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Ethics beyond technics
Elke Schwarz

indeterminacy of ethics lies (Bauman 2012 : 214; Braidotti 2011 : 302; Dauphinee 2009 : 243). Similarly, for Derrida, it is in precisely this moment of an ethical demand being made that requires a decision that ethics unfolds (Raffoul 2008 : 273). It is the very impossibility of knowing the ‘right decision’ that makes ethics possible and that requires that ethics is considered not in a universalised and universalising abstract set of rules but with each encounter

in Death machines
Norman Geras

that it might have been as the inventors of monotheism, of ‘an infinite … ethically imperative God’, that the Jews drew upon themselves all the furies released in the course of the Nazi-led assault against them. Representing what he calls the ‘blackmail of perfection’, they perhaps incurred a hatred the more intense because of a recognition at some level by their tormentors of the desirability of the ethical demands embodied in the Jewish tradition. 39 The thesis is of a guilt turned outwards, of resentment focused on a people which had thought to make itself the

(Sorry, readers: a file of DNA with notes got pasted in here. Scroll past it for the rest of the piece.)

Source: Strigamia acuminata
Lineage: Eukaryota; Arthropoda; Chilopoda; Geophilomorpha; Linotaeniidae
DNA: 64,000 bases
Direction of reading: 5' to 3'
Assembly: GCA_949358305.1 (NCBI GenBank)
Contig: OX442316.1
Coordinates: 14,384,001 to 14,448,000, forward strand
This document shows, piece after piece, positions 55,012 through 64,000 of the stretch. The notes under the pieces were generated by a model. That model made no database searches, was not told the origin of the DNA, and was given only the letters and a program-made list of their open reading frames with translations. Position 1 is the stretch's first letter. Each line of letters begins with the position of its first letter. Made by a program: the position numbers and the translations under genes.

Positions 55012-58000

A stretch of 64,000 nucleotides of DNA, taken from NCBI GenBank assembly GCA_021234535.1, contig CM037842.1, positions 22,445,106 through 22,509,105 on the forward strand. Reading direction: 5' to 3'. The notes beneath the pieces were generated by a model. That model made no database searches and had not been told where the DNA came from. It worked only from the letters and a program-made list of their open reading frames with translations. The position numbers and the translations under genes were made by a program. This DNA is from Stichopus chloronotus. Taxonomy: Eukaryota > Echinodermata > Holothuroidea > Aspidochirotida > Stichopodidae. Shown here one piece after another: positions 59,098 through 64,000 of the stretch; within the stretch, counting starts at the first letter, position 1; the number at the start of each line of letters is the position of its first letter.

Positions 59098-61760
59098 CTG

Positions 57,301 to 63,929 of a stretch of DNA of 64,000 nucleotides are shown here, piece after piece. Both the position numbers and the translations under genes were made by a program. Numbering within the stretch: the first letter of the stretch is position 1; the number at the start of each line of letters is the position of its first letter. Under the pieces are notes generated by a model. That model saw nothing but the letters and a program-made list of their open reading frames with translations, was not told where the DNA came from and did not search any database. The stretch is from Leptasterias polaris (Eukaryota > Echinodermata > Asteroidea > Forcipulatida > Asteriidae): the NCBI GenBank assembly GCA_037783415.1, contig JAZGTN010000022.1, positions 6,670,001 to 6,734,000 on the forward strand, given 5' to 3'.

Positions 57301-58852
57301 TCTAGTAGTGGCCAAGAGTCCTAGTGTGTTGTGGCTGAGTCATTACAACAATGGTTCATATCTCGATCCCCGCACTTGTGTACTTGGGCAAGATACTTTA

in The contract of mutual indifference
Abstract only
Elke Schwarz

to this is an ethical demand on the ‘diseased elements’ in a (global) society to submit to being cured – for their own good, and for that of a wider body politic – by the entity in possession of the knowledge, expertise and technology needed to correctly diagnose and treat their sickness. What emerges is thus a hierarchical power relationship, enabled by the socially constructed medical categories of health and illness, and cemented by a moralised technology

in Death machines